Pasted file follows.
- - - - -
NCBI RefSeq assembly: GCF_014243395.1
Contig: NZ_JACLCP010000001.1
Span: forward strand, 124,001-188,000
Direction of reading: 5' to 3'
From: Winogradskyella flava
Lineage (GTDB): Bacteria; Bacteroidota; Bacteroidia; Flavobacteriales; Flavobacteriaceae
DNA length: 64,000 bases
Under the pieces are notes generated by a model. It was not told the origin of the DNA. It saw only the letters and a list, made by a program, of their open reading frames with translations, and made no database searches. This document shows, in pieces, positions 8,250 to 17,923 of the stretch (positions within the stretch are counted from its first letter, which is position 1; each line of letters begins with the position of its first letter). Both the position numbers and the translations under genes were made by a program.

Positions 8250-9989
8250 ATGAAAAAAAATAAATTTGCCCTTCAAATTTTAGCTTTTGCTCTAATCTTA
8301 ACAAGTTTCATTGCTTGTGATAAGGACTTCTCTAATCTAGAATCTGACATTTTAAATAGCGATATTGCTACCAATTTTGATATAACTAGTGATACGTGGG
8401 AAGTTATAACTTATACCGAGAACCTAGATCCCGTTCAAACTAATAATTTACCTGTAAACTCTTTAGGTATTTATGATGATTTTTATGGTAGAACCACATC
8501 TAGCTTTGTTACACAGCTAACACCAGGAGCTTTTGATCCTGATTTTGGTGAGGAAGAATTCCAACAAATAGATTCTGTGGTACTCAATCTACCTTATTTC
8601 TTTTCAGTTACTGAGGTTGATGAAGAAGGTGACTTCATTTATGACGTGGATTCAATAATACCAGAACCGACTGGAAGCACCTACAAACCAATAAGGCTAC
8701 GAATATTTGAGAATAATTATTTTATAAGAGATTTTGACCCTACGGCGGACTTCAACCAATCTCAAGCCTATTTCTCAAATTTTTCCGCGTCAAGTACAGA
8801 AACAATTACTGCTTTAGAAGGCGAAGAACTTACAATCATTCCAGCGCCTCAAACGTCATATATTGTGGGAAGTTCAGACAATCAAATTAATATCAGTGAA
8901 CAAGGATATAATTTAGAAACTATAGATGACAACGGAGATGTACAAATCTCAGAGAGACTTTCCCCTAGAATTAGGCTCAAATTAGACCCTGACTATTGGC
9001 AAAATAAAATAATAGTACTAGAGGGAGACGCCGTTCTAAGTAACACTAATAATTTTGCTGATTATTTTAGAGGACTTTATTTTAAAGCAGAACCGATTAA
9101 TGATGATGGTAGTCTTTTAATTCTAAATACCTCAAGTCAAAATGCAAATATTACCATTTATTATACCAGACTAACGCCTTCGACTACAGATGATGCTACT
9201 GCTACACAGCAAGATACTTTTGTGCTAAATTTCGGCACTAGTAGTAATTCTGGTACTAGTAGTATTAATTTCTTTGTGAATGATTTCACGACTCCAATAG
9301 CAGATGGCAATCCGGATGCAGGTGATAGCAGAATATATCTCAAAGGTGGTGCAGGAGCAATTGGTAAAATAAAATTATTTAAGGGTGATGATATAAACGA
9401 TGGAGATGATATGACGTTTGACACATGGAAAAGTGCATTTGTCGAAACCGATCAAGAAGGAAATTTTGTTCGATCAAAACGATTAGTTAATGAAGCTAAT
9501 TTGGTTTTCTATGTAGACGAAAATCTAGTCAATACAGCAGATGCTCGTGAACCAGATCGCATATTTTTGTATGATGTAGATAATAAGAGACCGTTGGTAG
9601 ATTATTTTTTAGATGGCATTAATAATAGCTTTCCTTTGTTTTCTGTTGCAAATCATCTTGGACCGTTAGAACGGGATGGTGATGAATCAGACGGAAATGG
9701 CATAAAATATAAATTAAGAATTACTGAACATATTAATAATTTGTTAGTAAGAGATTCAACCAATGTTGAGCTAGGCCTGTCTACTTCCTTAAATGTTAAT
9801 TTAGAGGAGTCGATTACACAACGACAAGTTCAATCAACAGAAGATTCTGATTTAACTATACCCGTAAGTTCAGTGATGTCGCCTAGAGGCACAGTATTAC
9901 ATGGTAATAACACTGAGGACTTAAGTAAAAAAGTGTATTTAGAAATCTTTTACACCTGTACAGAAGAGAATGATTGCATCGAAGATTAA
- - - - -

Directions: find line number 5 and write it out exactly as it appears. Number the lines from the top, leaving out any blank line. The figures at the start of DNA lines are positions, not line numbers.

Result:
From: Winogradskyella flava